Scaling social innovation: Ownership, infrastructuring elements and rehearsing new practices

Signe Louise Yndigegn, Eva Brandt, Maria Foverskov, Lone Malmborg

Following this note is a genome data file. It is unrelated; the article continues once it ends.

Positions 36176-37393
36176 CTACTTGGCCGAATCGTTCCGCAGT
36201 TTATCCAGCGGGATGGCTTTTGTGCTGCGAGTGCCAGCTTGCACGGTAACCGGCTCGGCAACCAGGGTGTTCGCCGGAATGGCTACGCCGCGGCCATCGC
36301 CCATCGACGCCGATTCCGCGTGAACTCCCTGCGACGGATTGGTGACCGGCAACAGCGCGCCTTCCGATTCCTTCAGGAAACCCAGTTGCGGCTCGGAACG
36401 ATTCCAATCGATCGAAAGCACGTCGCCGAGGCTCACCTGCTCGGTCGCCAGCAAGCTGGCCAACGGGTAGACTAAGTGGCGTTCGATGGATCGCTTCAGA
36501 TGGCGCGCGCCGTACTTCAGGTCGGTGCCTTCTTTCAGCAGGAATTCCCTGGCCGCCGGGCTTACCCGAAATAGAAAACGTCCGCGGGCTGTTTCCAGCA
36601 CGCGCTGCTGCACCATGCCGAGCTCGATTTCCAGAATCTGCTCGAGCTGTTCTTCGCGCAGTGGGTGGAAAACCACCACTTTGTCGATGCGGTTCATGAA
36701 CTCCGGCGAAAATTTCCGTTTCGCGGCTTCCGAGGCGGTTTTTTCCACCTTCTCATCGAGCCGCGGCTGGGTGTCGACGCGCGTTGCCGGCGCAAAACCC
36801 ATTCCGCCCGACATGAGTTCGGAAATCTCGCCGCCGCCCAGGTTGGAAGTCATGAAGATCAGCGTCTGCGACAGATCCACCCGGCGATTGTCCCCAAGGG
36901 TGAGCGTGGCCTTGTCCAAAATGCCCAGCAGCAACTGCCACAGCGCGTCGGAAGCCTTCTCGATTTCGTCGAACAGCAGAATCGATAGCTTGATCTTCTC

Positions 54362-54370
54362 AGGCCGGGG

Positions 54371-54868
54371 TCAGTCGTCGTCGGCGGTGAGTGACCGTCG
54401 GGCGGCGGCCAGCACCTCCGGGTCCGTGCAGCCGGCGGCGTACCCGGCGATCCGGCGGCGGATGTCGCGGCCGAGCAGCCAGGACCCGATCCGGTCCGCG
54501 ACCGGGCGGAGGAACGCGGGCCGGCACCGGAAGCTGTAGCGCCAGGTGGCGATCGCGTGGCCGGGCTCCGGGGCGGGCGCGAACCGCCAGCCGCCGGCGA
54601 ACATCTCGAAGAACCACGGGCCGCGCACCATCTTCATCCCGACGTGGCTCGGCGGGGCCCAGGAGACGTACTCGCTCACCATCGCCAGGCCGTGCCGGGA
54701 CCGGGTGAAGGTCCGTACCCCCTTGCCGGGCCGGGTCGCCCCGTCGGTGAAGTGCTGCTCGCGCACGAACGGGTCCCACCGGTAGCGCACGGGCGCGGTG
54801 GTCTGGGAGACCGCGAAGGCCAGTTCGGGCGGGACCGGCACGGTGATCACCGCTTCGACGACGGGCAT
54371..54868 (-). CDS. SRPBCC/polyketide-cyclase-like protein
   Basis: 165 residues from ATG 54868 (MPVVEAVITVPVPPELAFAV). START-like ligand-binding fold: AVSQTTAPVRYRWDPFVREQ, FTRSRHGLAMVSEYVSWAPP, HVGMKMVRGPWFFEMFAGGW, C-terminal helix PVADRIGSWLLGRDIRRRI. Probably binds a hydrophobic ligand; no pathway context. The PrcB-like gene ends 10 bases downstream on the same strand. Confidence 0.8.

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Today, co-designing for social innovation is explored in many Western democracies to transform political agendas and develop sustainable societies. For social innovation to have a radical and wide-reaching impact on society, scaling is crucial. Scaling social innovation after ending a project requires a focus on making innovations sustainable in the long run and how they can foster organizational or institutional transformation. Despite increased interest in design for social innovation and scaling, little attention has been given to how the scaling of social innovation unfolds in practice over a longer period. A qualitative study was conducted following the continuation of a social innovation project called SeniorInteraction, which ended in 2012. Through interviews and field visits, we examined the attempts at scaling by different public and private partners and citizens after the project ended. The social innovation concept in question is an open exercise community in public parks for senior citizens supported by the local municipality. The research provides a deeper understanding of scaling in practice and identifies four important drivers for scaling social innovation: ownership, documentation, infrastructuring elements and rehearsing new practices. Additionally, we discuss challenges related to the way we understand and evaluate the scaling of social innovations.


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